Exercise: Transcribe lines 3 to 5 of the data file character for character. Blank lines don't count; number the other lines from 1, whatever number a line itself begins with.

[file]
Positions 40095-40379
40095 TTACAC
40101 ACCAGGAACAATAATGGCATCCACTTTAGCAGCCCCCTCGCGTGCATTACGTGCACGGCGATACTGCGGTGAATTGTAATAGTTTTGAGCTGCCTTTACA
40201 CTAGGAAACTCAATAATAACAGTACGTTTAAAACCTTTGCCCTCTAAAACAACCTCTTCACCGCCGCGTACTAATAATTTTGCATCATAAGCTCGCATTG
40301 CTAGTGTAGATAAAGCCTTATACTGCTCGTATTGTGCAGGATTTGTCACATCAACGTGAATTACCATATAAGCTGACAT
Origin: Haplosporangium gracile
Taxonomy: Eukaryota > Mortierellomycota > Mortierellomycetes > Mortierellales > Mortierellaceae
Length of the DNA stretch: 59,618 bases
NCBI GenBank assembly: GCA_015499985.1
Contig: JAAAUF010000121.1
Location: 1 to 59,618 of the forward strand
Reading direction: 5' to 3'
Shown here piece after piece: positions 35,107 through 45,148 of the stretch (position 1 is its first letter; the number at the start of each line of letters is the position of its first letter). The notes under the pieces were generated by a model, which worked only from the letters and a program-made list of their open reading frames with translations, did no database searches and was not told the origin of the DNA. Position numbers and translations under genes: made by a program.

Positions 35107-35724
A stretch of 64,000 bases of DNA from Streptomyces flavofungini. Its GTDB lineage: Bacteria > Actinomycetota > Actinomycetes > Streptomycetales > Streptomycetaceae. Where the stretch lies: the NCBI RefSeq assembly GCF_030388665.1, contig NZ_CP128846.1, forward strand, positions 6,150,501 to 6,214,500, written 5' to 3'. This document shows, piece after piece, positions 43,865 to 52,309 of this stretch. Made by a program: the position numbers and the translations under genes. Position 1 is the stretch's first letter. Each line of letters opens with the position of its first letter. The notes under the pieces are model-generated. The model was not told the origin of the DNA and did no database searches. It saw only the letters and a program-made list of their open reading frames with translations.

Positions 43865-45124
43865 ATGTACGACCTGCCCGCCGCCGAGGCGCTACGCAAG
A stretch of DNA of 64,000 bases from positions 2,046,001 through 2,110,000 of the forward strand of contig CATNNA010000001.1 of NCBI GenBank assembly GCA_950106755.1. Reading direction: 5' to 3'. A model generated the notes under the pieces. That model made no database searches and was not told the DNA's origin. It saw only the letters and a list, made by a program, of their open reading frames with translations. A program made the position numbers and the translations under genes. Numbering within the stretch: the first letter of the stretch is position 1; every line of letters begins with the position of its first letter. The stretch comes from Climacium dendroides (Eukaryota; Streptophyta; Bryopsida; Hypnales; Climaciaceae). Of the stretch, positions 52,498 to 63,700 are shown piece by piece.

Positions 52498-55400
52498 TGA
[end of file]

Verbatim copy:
40101 ACCAGGAACAATAATGGCATCCACTTTAGCAGCCCCCTCGCGTGCATTACGTGCACGGCGATACTGCGGTGAATTGTAATAGTTTTGAGCTGCCTTTACA
40201 CTAGGAAACTCAATAATAACAGTACGTTTAAAACCTTTGCCCTCTAAAACAACCTCTTCACCGCCGCGTACTAATAATTTTGCATCATAAGCTCGCATTG
40301 CTAGTGTAGATAAAGCCTTATACTGCTCGTATTGTGCAGGATTTGTCACATCAACGTGAATTACCATATAAGCTGACAT